rain, have consistently turned out to be much cheaper than predicted.
Critics are wary of raising energy prices, arguing that no nations
have grown wealthy with expensive power. But historically, it is the
scarcity and cost of energy that have prompted technological changes
as well as the use of new forms of power. What's more, critics
challenge the price estimates the experts have set out. They say that
the predictions depend on extensive--and unrealistic--cooperation
among nations. In particular, they say, developing nations won't sign
onto plans for curbing emissions, for fear of losing their economic
Indeed, we do need a sensible international arrangement in place to
achieve low costs, and the economic pain will be much greater if we
don't set up an international carbon market. But it can be done. Many
nations have already initiated such emissions-control policies. And
the world can be brought together in a meaningful, long-term
arrangement that is scientifically sound, economically rational and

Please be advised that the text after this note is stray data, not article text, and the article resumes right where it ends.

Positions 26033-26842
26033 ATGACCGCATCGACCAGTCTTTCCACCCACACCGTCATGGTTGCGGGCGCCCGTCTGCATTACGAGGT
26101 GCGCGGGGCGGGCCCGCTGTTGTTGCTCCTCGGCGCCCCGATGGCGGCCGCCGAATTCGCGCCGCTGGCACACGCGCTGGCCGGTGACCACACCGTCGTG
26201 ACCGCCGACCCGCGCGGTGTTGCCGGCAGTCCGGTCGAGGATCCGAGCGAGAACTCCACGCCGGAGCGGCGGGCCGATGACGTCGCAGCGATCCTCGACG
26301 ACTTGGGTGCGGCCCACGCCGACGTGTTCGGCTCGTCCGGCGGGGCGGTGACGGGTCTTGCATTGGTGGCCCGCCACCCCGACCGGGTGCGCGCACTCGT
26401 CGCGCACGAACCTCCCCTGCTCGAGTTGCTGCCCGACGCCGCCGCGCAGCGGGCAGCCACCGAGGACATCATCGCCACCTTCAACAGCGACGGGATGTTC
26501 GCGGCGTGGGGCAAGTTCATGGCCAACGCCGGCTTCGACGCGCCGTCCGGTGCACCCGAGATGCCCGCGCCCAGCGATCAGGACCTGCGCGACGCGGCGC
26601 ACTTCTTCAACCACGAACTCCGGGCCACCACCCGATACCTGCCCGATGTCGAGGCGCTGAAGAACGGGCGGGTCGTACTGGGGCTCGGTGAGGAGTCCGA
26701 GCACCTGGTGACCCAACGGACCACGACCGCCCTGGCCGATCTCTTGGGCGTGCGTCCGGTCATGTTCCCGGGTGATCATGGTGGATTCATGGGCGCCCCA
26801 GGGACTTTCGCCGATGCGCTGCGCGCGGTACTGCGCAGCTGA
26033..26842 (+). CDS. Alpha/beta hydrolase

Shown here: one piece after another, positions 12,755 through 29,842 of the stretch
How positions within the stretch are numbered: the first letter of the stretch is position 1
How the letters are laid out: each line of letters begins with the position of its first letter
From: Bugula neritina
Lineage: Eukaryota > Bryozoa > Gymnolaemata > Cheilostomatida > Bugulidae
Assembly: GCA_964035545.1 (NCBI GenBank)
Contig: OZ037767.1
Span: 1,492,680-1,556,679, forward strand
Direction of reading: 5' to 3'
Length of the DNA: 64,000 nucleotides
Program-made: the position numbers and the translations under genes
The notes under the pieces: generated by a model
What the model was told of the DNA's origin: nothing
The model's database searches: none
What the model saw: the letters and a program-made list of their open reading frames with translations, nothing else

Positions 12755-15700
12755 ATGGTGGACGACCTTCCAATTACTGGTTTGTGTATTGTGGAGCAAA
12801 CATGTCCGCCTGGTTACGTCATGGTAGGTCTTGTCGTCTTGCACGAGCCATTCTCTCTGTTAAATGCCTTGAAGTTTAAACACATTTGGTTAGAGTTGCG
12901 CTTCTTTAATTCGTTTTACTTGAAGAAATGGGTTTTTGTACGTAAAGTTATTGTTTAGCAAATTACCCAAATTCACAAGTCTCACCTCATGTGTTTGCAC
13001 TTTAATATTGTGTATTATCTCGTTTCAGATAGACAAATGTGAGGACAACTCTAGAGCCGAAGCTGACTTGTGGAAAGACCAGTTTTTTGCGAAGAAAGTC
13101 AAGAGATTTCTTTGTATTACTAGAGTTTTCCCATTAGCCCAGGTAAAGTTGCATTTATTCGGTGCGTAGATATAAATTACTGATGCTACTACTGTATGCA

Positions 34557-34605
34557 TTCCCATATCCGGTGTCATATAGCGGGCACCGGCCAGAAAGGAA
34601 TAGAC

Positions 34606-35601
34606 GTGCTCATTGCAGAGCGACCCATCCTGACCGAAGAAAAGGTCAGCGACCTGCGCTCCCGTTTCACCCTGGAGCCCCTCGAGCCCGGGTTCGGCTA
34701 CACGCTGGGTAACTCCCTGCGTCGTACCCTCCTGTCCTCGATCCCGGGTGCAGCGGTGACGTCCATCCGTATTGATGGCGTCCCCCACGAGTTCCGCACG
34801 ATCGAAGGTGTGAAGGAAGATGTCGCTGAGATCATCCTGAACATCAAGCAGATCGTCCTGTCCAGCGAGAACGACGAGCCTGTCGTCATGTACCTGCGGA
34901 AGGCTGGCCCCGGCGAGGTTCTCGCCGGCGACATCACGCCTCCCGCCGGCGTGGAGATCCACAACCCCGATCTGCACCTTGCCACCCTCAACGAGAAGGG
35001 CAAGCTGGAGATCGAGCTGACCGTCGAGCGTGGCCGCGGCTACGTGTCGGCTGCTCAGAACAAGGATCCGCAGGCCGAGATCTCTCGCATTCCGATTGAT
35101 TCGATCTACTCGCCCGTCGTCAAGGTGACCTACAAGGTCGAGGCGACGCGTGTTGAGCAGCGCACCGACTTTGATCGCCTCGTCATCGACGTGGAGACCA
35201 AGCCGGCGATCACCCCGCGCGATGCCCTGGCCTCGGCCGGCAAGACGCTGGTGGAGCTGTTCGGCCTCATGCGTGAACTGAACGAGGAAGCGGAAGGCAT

Road to Cooperation
For instance, the U.S. and China have been involved in intense talks
about climate policy. If the two nations come together in a bilateral
agreement--a real possibility--they would have much more leverage to
persuade other major nations to join. From there, developing nations
could be brought on board by giving them targets that reduce emissions
without stifling growth. Advanced nations might agree to more-severe
emissions cuts and allow developing nations to make gradual cuts in
the early decades as they rise toward the world's average per-capita
emissions. With the right incentives, developing countries can and
will move onto less carbon-intensive growth paths.